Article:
On Agrify’s The Future of Growth podcast, Chief Science Officer David Kessler speaks with Jimi Devine, Cannabis Critic at LA Weekly, who has made a living following and highlighting the current landscape of cultivars. A cannabis reform advocate since 2005, Devine is a prolific writer, columnist, and advocate for equity in the cannabis industry. Here are three main takeaways from the episode, which you can listen to in its entirety here.
On finding the next “big” cultivar
As a journalist who has spent years reporting on the cannabis industry, Devine has had access to new, emerging, and rare cultivars. While sharing some of his experiences on the podcast, Devine said there are certain cultivars that “connect with you at every emotional level.” It’s that connection to a specific cultivar, he said, that thrusts some of today’s most popular flower into the spotlight.
“Some people say it’s marketing or it’s [that] they’ve got a nice logo, but sometimes it’s just a really specific terpene profile that speaks to a really specific crowd,” Devine said. “That crowd singing loud enough about how excited they are can put something on the map forever.”
And while both he and Kessler agreed that it’s important to have an open mind to what the next “big thing” might be, it’s also become a sizable part of Devine’s job to identify cultivars that don’t necessarily match his interests or preferences. Part of that search, he said, can start well in advance to “really start getting into the heat.”
“My own radar, the real blips, I don’t need any help. But sometimes there’s these terpene profiles that my radar’s not built for, it’s stealth to me,” Devine said. “It’s about communicating with as many people about the game as possible, the genetics of the moment, what we’re seeing, what we’re working, what lines are going down.”
Giving growers more “levers” to shape cultivars
Though people have been growing, cultivating, and consuming cannabis for thousands of years, today’s growers can tap into high-tech solutions to get the most desirable results out of each harvest.
Kessler, who described himself as a “strain collector and an amateur breeder” early in the episode, opined that all the recent advances in lighting, irrigation, and cultivation techniques are a carefully crafted science.
“When we start getting into how we grow the best cannabis [and] the more levers you give a really great grower, the better they can do,” Kessler said.
Kessler used the example of lighting to illustrate this concept. Since Prohibition drove cannabis cultivation indoors, growers have adjusted their methods to work with artificial light. Now that indoor growing is the norm in regulated markets, studies have further elucidated precisely what’s important for lighting at each stage. Those findings can be leveraged to produce more advanced lighting technology that meets the demanding needs of the cannabis industry. Other technologies, like software, can also identify precisely how much light (and water, and humidity, and other factors) is required to produce the desired results during cultivation.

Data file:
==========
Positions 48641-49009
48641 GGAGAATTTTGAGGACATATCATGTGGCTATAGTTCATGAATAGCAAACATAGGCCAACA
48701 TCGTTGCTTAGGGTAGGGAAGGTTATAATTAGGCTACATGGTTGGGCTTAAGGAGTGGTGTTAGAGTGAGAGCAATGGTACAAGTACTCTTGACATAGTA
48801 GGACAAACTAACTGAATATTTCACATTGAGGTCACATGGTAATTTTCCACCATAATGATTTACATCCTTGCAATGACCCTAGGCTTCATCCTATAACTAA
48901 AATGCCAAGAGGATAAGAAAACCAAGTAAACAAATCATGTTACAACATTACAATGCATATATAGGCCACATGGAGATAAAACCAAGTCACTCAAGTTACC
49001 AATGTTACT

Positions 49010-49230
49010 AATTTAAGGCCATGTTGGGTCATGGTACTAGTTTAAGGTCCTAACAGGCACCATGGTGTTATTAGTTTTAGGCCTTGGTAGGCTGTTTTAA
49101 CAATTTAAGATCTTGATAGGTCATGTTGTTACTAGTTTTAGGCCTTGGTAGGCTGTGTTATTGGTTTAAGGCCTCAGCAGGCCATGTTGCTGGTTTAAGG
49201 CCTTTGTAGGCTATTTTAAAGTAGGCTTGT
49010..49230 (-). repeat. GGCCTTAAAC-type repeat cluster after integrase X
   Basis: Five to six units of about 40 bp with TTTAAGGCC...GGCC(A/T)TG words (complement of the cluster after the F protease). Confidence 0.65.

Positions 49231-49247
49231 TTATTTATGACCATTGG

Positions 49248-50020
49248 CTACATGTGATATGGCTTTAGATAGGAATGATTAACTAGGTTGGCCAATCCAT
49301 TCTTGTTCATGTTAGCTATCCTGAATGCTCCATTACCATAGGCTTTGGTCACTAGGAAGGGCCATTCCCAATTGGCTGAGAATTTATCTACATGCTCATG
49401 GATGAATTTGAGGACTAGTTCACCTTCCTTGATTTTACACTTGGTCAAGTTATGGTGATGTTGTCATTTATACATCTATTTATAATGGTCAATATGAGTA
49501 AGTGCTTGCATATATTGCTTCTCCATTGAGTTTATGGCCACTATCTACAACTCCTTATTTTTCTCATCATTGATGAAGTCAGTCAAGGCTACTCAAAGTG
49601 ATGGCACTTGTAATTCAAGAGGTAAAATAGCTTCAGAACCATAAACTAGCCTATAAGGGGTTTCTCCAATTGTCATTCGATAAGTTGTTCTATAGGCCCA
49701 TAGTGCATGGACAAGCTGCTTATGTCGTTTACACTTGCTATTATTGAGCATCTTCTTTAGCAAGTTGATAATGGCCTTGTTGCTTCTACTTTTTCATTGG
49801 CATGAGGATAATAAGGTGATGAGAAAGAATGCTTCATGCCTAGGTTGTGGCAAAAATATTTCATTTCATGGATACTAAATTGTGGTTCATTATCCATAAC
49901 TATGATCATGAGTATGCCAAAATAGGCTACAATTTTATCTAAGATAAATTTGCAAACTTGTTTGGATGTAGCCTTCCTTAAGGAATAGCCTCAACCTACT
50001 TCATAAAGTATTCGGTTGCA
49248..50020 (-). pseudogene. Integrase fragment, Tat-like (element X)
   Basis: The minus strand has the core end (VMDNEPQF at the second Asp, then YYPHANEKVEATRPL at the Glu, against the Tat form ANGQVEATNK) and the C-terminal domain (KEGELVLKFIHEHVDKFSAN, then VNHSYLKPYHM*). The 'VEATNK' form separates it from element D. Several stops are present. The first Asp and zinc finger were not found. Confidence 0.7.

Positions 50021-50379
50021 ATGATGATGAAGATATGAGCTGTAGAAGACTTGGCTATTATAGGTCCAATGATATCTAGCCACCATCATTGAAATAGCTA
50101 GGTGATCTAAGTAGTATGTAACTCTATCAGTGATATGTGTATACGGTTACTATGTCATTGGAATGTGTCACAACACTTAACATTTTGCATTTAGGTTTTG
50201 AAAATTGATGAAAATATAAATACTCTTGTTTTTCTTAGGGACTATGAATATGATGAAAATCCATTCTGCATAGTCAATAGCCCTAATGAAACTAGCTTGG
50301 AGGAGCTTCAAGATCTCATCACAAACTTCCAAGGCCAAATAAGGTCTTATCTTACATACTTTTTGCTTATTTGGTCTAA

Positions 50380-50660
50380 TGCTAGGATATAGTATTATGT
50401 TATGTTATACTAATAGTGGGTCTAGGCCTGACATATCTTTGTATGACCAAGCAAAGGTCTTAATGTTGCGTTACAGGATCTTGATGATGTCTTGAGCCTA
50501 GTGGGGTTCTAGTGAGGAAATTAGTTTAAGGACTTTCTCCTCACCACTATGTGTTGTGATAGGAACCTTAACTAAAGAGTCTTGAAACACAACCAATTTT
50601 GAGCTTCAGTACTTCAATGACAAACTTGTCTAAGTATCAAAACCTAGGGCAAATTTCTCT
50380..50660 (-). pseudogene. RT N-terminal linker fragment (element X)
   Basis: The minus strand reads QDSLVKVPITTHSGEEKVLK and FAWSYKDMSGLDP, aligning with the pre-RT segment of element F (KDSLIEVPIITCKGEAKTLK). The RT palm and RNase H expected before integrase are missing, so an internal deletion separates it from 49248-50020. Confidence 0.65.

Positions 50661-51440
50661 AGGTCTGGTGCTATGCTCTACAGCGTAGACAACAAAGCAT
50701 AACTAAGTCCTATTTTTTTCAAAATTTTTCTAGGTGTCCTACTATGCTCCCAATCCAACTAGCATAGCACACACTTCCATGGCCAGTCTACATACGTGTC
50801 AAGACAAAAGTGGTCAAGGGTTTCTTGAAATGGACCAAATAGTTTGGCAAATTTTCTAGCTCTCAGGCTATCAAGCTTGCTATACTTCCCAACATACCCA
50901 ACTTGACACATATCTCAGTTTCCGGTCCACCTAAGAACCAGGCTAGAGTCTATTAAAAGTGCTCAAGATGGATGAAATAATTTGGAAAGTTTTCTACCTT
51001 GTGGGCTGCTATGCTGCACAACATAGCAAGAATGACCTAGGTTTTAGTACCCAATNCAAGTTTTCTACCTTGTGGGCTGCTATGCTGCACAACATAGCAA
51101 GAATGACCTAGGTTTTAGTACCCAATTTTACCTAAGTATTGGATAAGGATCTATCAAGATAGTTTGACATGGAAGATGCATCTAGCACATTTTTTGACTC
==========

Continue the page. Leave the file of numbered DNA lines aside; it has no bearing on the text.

“There’s a fascinating new study about how cannabis yield potency and leaf photosynthesis respond[s] differently to increasing light levels in an indoor environment,” Kessler said. “Basically, all it did was it said what a lot of the sun growers knew: you can’t over-light cannabis.”
That finding underscores what cultivators already know: Cannabis loves sunlight, and tons of power is necessary to run those lights. The cannabis industry is one of the most energy-intensive, driving concerns about the impact the industry has on the environment. This factors directly into a long-time debate among indoor growers: Should a plant’s light source come from high pressure sodium (HPS) bulbs, from LED ones that consume less energy, or a combination of both?
Though Devine said the best cannabis he had ever seen was grown under HPS, he agreed that environmental sustainability is a must for cannabis cultivators.
“People hate on HPS because of its carbon footprint and the impact it has on the environment. But [it’s not] the cannabis industry’s fault that we as a society that’s been producing power for X hundred years haven’t come to a mechanism to produce energy in a more sustainable way,” Devine said. “That’s kind of a cop-out on it being the cannabis industry’s fault, that we as a culture haven’t been more responsible with the grid and using more renewable resources.”
The importance of preserving genetics
Every living thing on this planet has its own genome and cannabis is no different. Both Kessler and Devine stressed the importance of ensuring that the unique genetics of each cannabis cultivar are preserved.
“It’s imperative that we preserve the genetic diversity in the gene pool,” Kessler said. “A lot of cultivators are doing their part kind of preserving some of those landrace genetics, but others are worried we’re getting to a point of what I would call complex poly-hybrids where you breed the same thing on top of a very similar profile over and over.”
To get more insight into Jimi Devine’s work and the “real hardcore genetics journalism” he’s bringing to the cannabis industry, listen to the full episode here.
Producing consistent cannabis is key for cultivators. Learn how Agrify is helping cultivators achieve consistency, and download our latest case study.